Sunday, January 7, 2018

1946 - It's a Wonderful Life

Just over two weeks now until the Oscar nominations are announced, so let's take a quick look at how the lead acting categories are shaping up. Gary Oldman was the early frontrunner for the Best Actor prize for his transformation into Winston Churchill in Darkest Hour. However, 22-year-old Timothée Chalamet could give him a run for his money due to a star-making performance in Call Me By Your Name. He'd be the youngest winner in that category by several years if he can pull it off. Tonight's Golden Globes (which are in progress as I write this) may boost one of their chances since they're competing against each other in the Best Actor in a Drama category.

The Globes may also provide some insight into the Best Actress race, which is much more unclear at this stage. Sally Hawkins probably has the most buzz so far for her role in The Shape of Water, but Frances McDormand (Three Billboards Outside Ebbing, Missouri) and Saoirse Ronan (Lady Bird) have both garnered attention, too. And you can never rule out Meryl Streep (The Post) or her British Oscar-bait counterpart, Judi Dench (Victoria & Abdul), though they probably have a more uphill battle.

Back to the 1946 Best Picture race. The next nominee is a staple of Christmas television, and even though we're already a week into the new year, I did indeed watch it (not for the first time) a few days after Christmas, so try to hang on to what's left of your festive spirit as you read my thoughts on...


It's a Wonderful Life
Director:
Frank Capra
Screenplay:
France Goodrich, Albert Hackett, Frank Capra, Jo Swerling
(based on a story by Philip Van Doren Stern)
Starring:
James Stewart, Donna Reed, Lionel Barrymore, Thomas Mitchell, Henry Travers, Beulah Bondi, Frank Faylen, Ward Bond, Gloria Grahame
Academy Awards:
5 nominations
0 wins

Christmas Eve in Bedford Falls and it seems like almost everyone in town is praying for George Bailey (Stewart) to get a lucky break. God answers those prayers by assigning a fledgling guardian angel named Clarence (Travers) to prevent George from taking his own life. In preparation, Clarence is shown a recap of all the important moments in George's life.

As a young boy, George shows his heroism and honesty. As a young man, he vows to get out of Bedford Falls and accomplish big things. But his plans are thwarted when his father unexpectedly passes away, leaving George in charge of the family's building and loan company. Through the following years, George's dreams slip further and further away, always seeming to take a back seat to his obligations.

Has there ever been a more charming movie than It's a Wonderful Life? A charming story, set in a charming town during a charming time of year with charming characters, this is feel-good cinema in its purest form, the epitome of the classic Hollywood film. Even seven decades later, it all holds up. The script is delightful, a mix of witty dialogue and heartwarming drama, wrapped up in a fantastically creative structure. Perhaps unexpectedly for a film that attempts to be so many different things, It's a Wonderful Life actually succeeds in being a well-rounded picture, finding the perfect balance of each of its elements and covering the gamut of human emotion. There's heart, there's drama, there's humour. Plus, there's some high concept fantasy, a plot device that can so often fail, but is executed perfectly here, never becoming so silly that it diminishes the dramatic realism.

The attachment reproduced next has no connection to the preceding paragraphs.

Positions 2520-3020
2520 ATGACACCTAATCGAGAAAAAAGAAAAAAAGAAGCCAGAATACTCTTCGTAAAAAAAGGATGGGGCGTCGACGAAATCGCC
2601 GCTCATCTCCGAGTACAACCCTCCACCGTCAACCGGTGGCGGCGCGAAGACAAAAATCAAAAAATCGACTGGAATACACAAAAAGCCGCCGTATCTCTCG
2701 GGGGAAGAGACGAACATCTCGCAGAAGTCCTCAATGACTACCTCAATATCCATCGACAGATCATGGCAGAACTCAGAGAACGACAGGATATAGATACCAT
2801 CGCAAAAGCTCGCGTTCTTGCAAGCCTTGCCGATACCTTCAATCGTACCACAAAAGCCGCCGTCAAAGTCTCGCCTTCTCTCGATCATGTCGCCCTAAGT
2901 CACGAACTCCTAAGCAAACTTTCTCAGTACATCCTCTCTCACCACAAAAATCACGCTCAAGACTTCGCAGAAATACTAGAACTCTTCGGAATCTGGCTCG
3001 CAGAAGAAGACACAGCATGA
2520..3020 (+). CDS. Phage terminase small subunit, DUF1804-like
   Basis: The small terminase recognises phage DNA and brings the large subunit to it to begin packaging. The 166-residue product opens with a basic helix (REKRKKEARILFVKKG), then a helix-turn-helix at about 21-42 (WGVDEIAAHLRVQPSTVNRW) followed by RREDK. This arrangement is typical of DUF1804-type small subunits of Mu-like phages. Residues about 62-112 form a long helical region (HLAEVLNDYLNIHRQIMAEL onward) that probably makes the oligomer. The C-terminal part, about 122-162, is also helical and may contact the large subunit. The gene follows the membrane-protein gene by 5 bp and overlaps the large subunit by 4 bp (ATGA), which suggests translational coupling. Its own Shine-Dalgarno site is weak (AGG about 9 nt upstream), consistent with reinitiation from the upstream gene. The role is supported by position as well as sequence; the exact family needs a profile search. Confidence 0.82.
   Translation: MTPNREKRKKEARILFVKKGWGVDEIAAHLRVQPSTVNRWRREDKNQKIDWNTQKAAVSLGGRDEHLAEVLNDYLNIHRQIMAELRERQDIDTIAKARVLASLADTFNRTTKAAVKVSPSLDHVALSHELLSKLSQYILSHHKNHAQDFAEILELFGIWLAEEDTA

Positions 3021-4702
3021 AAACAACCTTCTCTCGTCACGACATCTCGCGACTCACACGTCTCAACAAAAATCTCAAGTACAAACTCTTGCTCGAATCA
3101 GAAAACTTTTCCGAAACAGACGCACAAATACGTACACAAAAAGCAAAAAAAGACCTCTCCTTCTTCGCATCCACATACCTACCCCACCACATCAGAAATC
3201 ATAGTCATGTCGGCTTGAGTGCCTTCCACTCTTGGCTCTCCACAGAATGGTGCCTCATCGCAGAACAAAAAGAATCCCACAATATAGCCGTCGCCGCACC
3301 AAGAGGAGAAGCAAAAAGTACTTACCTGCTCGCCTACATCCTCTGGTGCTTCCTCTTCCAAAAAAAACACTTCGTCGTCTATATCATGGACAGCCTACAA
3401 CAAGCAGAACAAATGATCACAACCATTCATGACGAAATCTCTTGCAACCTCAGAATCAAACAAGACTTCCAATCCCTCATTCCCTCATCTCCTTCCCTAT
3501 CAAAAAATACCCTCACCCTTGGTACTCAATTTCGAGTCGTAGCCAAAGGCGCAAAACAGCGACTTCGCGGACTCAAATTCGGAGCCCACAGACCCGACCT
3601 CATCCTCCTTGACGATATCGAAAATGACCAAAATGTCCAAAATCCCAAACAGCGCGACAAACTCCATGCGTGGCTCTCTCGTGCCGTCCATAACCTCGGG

It's impossible to imagine anyone but James Stewart in the role of George Bailey. As arguably the most affable movie star of all time, he embodies the selflessness and wide-eyed ambition of George wonderfully, earning himself a Best Actor Oscar nomination in the process. He's supported by a cast of wonderful actors, including Donna Reed as his supportive wife, the always delightful Thomas Mitchell as his uncle, a wonderfully slimy Lionel Barrymore as the town's rich bully, and the beautiful innocence of Henry Travers (pictured) as the rookie angel.

Along with its Picture and Actor nominations, the film garnered nods for its director Frank Capra (who had already won three Best Director Oscars by this point), as well as for its Film Editing and Sound Mixing, bringing its total nods to five. Sadly, though, this classic walked away with no wins at all.

Wednesday, December 20, 2017

1946 - The Razor's Edge

This year's Oscar race is heating up. Most of the critics associations have weighed in with their picks, and the Golden Globes and SAG Awards nominations have been announced as well, so a few frontrunners are emerging. Probably the surest shot at this early stage is in the Best Supporting Actor category. After an esteemed career to date, including two prior Oscar nominations, it seems like this could be Willem Dafoe's year for his performance in The Florida Project. Meanwhile, the Supporting Actress contest is shaping up to be a battle between two horrible mothers - Laurie Metcalf in Lady Bird and Allison Janney in I, Tonya. Both are almost guaranteed to earn their first Oscar nominations next month with the scales leaning towards Metcalf for the win.

And now we shift our attention back to the next 1946 Best Picture nominee...


The Razor's Edge
Director:
Edmund Goulding
Screenplay:
Lamar Trotti
(based on the novel by W. Somerset Maugham)
Starring:
Tyrone Power, Gene Tierney, John Payne, Anne Baxter, Clifton Webb, Herbert Marshall
Academy Awards:
4 nominations
1 win, for Best Supporting Actress (Baxter)

Larry Darrell (Power) returns home from World War I, lucky to be alive after a fellow soldier made the ultimate sacrifice to save him. The event has left Larry traumatised and confused, so much so that he turns down job offers in order to simply loaf around and live off his modest inheritance, something his fiancee Isabel (Tierney) can't quite comprehend. Despite not truly being on board with it, Isabel agrees to postpone their nuptials so that Larry can spend an unspecified amount of time in Paris to clear his head.

The Razor's Edge is squarely in the melodrama genre. High emotion, high stakes, high society. That said, it's captivating melodrama, so while the events are like something out of a soap opera, we remain connected to the characters and their futures. The picture begins with a whirlwind of character introductions, making it initially tough to follow. This is somewhat confounded by the fact that W. Somerset Maugham (the author of the source material) is presented as a character within the narrative, though always on the outskirts of the main action. It's an interesting plot device that works nicely in its own right, but since the audience identifies predominantly with him in the opening scenes, it's unclear at first who the actual protagonist is. Though, to be fair, even by the end of the film, none of the characters really turns out to be wholly protagonist material. As expected in melodrama, each of the characters often see-saws between likable and not.